Tuesday, September 10, 2013

6 month redux

When I started this blog, I genuinely believed that I would be able to, at a minimum, be able to keep up on posting once a month. I believed that running and racing would always be primary to me and I'd continually have all sorts of tales to tell. And while I knew my life would change when Nathan and I opened up our bakery/cafe M.H. Bread and Butter, I really had no concept of what that truly meant.

It's been 6 months since my last post. A lot has happened in that time, a lot has changed. We have now been open for 15 weeks and almost every moment has been consumed by making it a success since we got keys in hand in April. I've been running less, often times so dead on my feet after 14 hours of hard work on my feet that a run resembles more a waddle than a run. But even with sacrifices of (way) less running, less sleeping, more work, more stress and epic struggle, the last 6 months have provided me with a profound sense of accomplishment. I look at what we have (begun to) create and I have an immense amount of pride in building it from nothing. I may want to run more, sleep more, relax more but that doesn't mean I'd change a thing in what we've created. I look forward to continuing to bust our butts making MHBB something great and hopefully in the meantime find some space for balance, sleep and running.

Some highlights from the last 6 months:
 My pregnant sisters! Sarah & Kristin helping me at Bluxome Winery Meet Market

 Bestest everest arrives to help get doors open!

 Doors open!

 Trying to fill the case in the early days.

 My husband looks great in a tux!
 All dressed up for a black tie wedding!

 Morning after fancy wedding sounds like a perfect time to run a marathon!
2nd place at the San Francisco Marathon in 2:52. Not bad for not training.

 We all learn from our mistakes ( like don't drop the mixer full of dough)

 Running baker outfit.

 Words to live by

Finally having a morning off to watch the sunrise on a long run
to the city to see my new nephew!

Sunday, March 24, 2013

Oakland Marathon Race Report

At the start line with speedy friends. Caitlin, Penny and I.
Photo by Chris Jones.

When I couldn't run Napa Marathon a few weeks ago due to overwhelming stress with opening our business, I quickly changed my plans to run Chuckanut 50k last weekend and after the race hop in the car and help my sister and her husband with the drive from Seattle to San Francisco (they moved down which makes me so incredibly happy!!!). I also signed up for the Oakland Marathon when I signed up for Chuckanut. The way business has been going, I am never certain which race start line I will be able to show up at. So I wanted a back-up plan, just in case. Chuckanut went really well and I was very satisfied with my run and had a fun little road trip Bin-Yanko style.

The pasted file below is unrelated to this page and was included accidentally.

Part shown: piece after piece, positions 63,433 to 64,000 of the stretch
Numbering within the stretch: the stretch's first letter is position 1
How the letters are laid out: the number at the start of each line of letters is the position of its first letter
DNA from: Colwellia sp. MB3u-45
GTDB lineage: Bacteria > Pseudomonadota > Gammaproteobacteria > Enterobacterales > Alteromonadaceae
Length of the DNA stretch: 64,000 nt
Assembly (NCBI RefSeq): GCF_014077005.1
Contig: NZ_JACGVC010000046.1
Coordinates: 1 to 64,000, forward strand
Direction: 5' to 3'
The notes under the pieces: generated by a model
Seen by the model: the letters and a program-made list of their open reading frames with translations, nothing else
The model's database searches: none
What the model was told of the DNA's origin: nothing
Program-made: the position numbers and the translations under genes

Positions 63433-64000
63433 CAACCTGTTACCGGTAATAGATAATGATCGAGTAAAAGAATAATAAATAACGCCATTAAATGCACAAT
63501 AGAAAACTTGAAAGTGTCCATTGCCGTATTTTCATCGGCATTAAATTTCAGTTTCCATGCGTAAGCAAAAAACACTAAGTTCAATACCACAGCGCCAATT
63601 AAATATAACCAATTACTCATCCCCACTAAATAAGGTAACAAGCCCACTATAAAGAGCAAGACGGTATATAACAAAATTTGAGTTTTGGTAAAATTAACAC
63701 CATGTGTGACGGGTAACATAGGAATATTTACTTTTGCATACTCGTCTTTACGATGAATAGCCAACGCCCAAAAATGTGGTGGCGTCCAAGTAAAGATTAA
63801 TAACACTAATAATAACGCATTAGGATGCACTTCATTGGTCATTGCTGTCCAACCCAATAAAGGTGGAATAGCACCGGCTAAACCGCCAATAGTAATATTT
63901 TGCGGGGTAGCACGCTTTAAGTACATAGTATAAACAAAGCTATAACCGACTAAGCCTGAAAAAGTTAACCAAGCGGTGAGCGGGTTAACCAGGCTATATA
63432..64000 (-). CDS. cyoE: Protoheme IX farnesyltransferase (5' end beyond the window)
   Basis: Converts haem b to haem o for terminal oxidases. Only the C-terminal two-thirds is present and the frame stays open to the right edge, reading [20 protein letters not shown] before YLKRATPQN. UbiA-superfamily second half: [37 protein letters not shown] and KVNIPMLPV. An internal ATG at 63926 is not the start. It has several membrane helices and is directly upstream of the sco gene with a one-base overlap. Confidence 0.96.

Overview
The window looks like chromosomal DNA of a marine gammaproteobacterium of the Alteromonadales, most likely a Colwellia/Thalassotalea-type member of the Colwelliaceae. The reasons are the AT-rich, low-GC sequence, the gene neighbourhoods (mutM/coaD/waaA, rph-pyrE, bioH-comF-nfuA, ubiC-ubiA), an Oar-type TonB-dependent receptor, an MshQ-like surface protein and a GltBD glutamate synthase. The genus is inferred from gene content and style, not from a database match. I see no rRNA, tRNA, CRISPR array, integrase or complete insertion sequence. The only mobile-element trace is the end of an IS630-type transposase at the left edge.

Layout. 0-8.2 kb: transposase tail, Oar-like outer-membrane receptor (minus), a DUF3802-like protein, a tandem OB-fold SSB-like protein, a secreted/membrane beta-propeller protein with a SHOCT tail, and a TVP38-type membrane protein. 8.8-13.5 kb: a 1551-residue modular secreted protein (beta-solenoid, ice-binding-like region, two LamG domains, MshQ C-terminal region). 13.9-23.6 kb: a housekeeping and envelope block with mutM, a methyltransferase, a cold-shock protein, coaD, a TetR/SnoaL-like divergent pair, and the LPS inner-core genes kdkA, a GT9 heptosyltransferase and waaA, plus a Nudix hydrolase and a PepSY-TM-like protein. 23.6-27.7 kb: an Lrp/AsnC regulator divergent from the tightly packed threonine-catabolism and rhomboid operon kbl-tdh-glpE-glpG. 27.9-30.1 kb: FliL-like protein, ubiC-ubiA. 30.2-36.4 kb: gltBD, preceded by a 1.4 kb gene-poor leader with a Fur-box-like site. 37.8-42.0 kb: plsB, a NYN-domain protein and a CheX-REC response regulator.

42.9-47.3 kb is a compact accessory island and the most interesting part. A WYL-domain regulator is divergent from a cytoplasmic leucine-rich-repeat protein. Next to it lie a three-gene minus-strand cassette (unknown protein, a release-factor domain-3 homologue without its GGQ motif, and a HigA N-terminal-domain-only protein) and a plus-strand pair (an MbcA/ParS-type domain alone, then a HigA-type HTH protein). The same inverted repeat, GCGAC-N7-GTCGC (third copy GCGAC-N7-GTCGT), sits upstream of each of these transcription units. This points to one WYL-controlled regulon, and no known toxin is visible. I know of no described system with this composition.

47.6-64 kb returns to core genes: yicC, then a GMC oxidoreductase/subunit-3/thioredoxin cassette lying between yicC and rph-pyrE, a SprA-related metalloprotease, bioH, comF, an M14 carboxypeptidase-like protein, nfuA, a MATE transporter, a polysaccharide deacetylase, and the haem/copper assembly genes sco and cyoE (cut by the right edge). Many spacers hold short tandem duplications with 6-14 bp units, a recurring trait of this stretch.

My legs didn't feel bad after Chuckanut except for a little niggle in calf/ankle/foot that sent me running to Psoas Massage to see Scott, not once but twice this week. While my legs felt pretty good, my body in general didn't feel right. I had a laundry list of symptoms including massive water retention (like 15lbs) while not peeing. Coupled with all the other symptoms, I made a b-line for my doctors office on Thursday morning to make sure that my kidneys weren't shutting down. My doctor advised that I not run the marathon if we didn't get the bloodwork back. It would be dumb to run a marathon if I was having acute kidney failure. Obviously.

Thankfully, my bloodwork came back the next day and my kidneys were fully functional. The bloodwork did however reveal (especially when compared to my bloodwork from 6 weeks ago) that my symptoms are due to my thyroid swinging from hypothyroid (which I have been medicating for 6 years now & had dropped my TSH too low) to a more hyperthyroid state. This explains why I have been struggling to feel great since the beginning of the year. While my iron levels have improved, giving me more energy, I haven't felt right for nearly 3 months. I have had insomnia, been hyper emotional, intolerant to heat and extraordinarily hungry. I just figured that some of the symptoms (insomnia, anxiety, being emotional) were because opening a business is stressful. But after hearing from my doctor and understanding what hyperthyroid (even a temporary hyperthyroid like mine- my meds just have to be adjusted) means for my body.

After receiving clearance from my doctor, I decided last minute that I would run Oakland Marathon. I figured it would be an awesome way to see Oakland and even better, it would be a chance to hang out with my mom (who just moved to Oakland) and have her see me race! I didn't taper at all for this race. Yesterday on my 11 mile run, I pondered whether or not this might just end up being my slowest marathon ever. I was/am still retaining water weight (which makes you feel kind of gross/heavy), but I decided that I should give Oakland a go. After all, a week after racing a 50k and not tapering really put me in the mindset of "come what may". Given the nature of the course, I figured I could just run it as a workout. I knew it had the potential to be a long ride on the pain train, but I also knew that with no expectations, I might just have a flipping blast. And I did.

 Photo credit: San Jose Mercury News